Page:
Notes for Discommunication Seireihen chapter 16

v1.0.0, 2012-4-17
For the latest version of these notes, or to use the hyperlinks, go to

Pages 100-101

The title page poses/forms are derived from Getter Robo, yet another classic robot series from the '70s. According to Wikipedia, Getter Robo is the first series with individually-piloted machines that combine into one. There are three configurations, with different weapons and abilities: Getter-1 (youtube), Getter-2, and Getter-3.

Page 106

Oh Touko, you so hax.

Page 121

Mogari, as Touko says, is an period of mourning that has interesting parallels with many other cultures around the world. It has its roots in neolithic practices, and was officially adopted by the ruling class around the sixth century. Further reading:
Eugene S. Baksheev, The Mogari Rite Through the History of Japanese Culture.
Gary L. Ebersole, Ritual Poetry and the Politics of Death in Early Japan.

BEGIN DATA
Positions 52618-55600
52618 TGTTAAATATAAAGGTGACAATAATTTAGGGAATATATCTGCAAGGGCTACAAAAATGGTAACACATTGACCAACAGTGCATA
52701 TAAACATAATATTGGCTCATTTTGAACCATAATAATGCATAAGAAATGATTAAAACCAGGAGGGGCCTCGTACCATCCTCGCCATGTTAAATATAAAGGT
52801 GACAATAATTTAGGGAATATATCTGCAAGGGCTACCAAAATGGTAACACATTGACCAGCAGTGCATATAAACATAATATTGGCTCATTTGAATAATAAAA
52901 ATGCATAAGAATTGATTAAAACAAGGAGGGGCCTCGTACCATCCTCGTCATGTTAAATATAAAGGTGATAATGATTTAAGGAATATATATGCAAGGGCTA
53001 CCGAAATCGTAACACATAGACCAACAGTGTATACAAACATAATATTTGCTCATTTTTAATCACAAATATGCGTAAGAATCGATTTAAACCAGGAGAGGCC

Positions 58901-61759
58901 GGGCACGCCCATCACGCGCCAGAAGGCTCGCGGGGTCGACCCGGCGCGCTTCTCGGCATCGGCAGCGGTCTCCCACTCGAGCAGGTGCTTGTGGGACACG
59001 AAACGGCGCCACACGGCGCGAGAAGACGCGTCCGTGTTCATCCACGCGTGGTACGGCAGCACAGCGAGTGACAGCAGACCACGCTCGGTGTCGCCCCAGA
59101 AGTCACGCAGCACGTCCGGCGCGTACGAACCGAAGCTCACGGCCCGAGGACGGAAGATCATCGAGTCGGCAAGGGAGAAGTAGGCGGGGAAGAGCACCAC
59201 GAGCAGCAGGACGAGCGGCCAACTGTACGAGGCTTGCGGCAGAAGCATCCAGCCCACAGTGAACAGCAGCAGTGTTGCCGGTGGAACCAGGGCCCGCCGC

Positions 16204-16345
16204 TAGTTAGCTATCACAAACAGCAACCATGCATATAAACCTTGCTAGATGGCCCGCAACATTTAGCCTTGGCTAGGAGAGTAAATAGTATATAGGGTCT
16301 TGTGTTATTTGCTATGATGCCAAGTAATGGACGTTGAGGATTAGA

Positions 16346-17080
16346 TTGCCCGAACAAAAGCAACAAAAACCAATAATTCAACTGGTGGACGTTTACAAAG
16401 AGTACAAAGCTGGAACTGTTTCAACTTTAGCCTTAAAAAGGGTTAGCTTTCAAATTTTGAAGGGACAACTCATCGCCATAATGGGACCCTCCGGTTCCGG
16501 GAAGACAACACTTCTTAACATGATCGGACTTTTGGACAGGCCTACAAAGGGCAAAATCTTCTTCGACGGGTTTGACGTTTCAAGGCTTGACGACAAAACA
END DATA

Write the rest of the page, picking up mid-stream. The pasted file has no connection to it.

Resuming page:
Page 129

Matsubue is saying the sacred syllable (or seed syllable, bijakshara) associated with Kangiten. He is using the traditional pronunciation in the Japanese syllabary, but the table on Japanese wikipedia gives the romanization "gaH."

Page 132

I'm not interested in looking up occult terms right now, so we'll leave it to next time.

Where I've put the word "figurine," the term seems to refer to stuff akin to those figure-drawing dolls artists use; not sure I got the nuance right. At the bottom, we've got Ueshiba making his Ultraman references, and Rinko as Dokin-chan again.

// back to main